January 23, 1925|
September 22, 2016 (Aged 91)|
Tel Aviv, Israel
Joseph Harmatz (Hebrew: יוסף חרמץ; 23 January 1925–22 September 2016) was a Lithuanian-born Jew who fought as a partisan fighter during World War II. After the war, he joined Nakam and plotted acts of revenge that were aimed at killing Nazis to avenge Jewish deaths during the Holocaust. After emigrating to Israel, he headed World ORT, a Jewish non-profit organization that promotes education and training in communities around the world.
Born into a prosperous family in Rokiškis, Lithuania, on 23 January 1925, Harmatz was transferred to the Vilnius Ghetto, together with his family, after the occupation of Lithuania by Nazi Germany. His youngest brother and all of his grandparents were killed and his older brother died during a military action. His despondent father committed suicide. Left alone with his mother at the age of 16, Harmatz left the ghetto through the sewers and joined a band of guerrillas fighting the Nazis.
After the war, Harmatz became part of Nakam (Hebrew for Revenge), a group of 50 former underground fighters led by Abba Kovner that was dedicated to efforts to avenge the deaths of the six million Jewish victims of Nazi extermination efforts in the Holocaust. Harmatz told The Observer in 1998 that the goal of Nakam was the death of as many Germans as possible, with the group planning "to kill six million Germans, one for every Jew slaughtered by the Germans", acknowledging that the effort "was revenge, quite simply. Were we not entitled to our revenge, too?"
Harmatz and his associates targeted Stalag XIII-D, a prisoner-of-war camp built on what had been the Nazi party rally grounds in Nuremberg, that was being used to intern 12,000 members of the SS, many of whom had been involved in running concentration camps and other aspects of the Final Solution, Nazi Germany's policy of deliberate and systematic genocide across German-occupied Europe. In April 1946, a member of the group got a job as a baker and used arsenic to poison 3,000 loaves of bread that were to be fed to the prisoners. Nearly 2,000 prisoners were sickened; they were described in The New York Times as being "seriously ill", though American authorities thought that the arsenic had got onto the crust of the bread by accident and had been used as an insecticide. United States Army investigators found enough arsenic to have killed 60,000 people and Nakam claimed several hundred victims, but declassified documents obtained by Associated Press in 2016 stated there were no casualties. Harmatz's son would later say that his father had no regret for his attempts to kill these Germans, saying that he was only "sorry that it didn't work". In his 1998 book From the Wings, Harmatz alleged that the poisoning plot had the approval of Chaim Weizmann, though David Ben-Gurion and Zalman Shazar were both against the plan.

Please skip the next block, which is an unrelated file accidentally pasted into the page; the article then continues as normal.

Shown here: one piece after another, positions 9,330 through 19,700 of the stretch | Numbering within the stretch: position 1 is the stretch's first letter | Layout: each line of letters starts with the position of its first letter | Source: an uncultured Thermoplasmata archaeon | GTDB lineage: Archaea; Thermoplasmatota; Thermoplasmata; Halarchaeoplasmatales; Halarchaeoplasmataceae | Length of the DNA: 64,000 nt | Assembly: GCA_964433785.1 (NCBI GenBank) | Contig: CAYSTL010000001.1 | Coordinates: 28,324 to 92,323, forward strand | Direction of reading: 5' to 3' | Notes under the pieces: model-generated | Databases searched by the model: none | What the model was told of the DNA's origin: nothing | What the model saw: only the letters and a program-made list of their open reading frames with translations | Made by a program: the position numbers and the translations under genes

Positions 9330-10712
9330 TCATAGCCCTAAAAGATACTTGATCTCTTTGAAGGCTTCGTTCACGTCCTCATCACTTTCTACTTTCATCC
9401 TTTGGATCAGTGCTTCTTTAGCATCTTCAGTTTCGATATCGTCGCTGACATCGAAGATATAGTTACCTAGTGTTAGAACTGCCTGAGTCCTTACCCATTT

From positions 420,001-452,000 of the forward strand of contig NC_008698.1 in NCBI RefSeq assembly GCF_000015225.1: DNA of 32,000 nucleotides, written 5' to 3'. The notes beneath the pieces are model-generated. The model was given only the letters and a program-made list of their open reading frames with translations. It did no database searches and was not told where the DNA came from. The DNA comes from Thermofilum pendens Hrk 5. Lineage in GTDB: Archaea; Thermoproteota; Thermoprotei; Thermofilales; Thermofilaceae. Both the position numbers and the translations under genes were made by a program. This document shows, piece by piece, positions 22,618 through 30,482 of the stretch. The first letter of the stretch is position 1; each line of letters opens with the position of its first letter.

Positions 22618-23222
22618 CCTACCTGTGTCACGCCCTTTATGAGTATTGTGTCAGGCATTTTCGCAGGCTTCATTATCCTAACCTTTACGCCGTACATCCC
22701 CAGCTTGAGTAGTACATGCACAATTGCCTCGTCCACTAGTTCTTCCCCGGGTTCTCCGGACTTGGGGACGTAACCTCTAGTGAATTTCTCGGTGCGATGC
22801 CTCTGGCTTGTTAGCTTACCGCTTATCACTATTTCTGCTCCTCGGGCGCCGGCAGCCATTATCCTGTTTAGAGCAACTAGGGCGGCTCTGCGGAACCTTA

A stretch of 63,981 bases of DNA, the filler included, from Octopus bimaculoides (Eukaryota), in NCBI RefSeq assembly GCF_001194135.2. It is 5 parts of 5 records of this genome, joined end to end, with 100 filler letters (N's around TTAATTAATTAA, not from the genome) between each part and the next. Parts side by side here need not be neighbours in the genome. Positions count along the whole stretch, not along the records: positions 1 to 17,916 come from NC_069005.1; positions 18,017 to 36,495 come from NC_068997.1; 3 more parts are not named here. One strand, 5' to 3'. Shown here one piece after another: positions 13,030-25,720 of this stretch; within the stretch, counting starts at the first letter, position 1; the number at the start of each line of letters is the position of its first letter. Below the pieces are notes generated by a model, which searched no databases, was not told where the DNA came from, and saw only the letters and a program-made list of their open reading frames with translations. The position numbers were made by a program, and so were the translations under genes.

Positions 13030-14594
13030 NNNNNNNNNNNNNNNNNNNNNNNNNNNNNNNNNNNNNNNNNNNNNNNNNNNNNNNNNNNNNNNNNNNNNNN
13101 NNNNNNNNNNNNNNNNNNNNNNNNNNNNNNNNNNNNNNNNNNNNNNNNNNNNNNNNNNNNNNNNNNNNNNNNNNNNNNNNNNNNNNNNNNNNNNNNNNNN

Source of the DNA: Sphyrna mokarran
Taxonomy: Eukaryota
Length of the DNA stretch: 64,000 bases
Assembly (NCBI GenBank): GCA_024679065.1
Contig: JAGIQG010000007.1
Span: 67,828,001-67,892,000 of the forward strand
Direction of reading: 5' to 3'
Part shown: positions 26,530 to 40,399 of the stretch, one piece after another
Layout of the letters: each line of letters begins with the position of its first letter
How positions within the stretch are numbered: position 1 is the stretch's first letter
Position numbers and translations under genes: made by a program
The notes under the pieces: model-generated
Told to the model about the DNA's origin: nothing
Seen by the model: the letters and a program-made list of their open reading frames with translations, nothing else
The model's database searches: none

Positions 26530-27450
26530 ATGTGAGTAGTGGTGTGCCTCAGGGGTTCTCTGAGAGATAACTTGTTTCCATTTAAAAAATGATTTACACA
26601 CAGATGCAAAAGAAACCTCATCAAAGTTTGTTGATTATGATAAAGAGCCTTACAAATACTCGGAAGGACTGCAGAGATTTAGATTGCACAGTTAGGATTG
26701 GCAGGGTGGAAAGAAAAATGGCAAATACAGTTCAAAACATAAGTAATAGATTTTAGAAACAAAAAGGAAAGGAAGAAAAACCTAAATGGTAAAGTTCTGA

An earlier attempt to poison the water in a number of German cities failed after Kovner was arrested by British forces on a ship on which the poison had been hidden, and had been thrown overboard to prevent its capture. According to his son, Harmatz was thankful in retrospect that the plot to poison the water supplies in German cities had failed, saying that it would have harmed efforts to create an incipient State of Israel and would have led to charges of moral equivalence between actions of Germans and Jews. Another effort to kill Nazi war criminals on trial at Nuremberg failed when the group was unable to find any U.S. Army guards willing to participate.
After emigrating to Israel in 1950, Harmatz worked to aid Jews resettling from countries around the world. From 1960 to 1994, he headed World ORT, a Jewish non-profit organization that promotes education and training in communities around the world.
- Roberts, Sam. "Joseph Harmatz, Who Led Jewish Plot to Kill Germans After World War II, Dies at 91", The New York Times, September 29, 2016. Accessed October 21, 2016.
- Freedland, Jonathan. "Revenge", The Guardian, July 25, 2008. Accessed October 21, 2016.
- via Associated Press. "Poison Bread Fells 1,900 German Captives In U.S. Army Prison Camp Near Nuremberg", The New York Times, April 20, 1946. Accessed October 21, 2016. "Nineteen hundred German prisoners of war were poisoned by arsenic in their bread early this week in a United States camp and all are "seriously ill," United States headquarters announced tonight."
- Associated Press in Tel Aviv (31 August 2016). "Failed Jewish Holocaust survivor plot to kill Nazis still a mystery after 70 years". Retrieved October 21, 2016.
- Davis, Douglas. "Survivor reveals 1945 plan to kill 6 million Germans", Jweekly, March 27, 1998. Accessed October 21, 2016.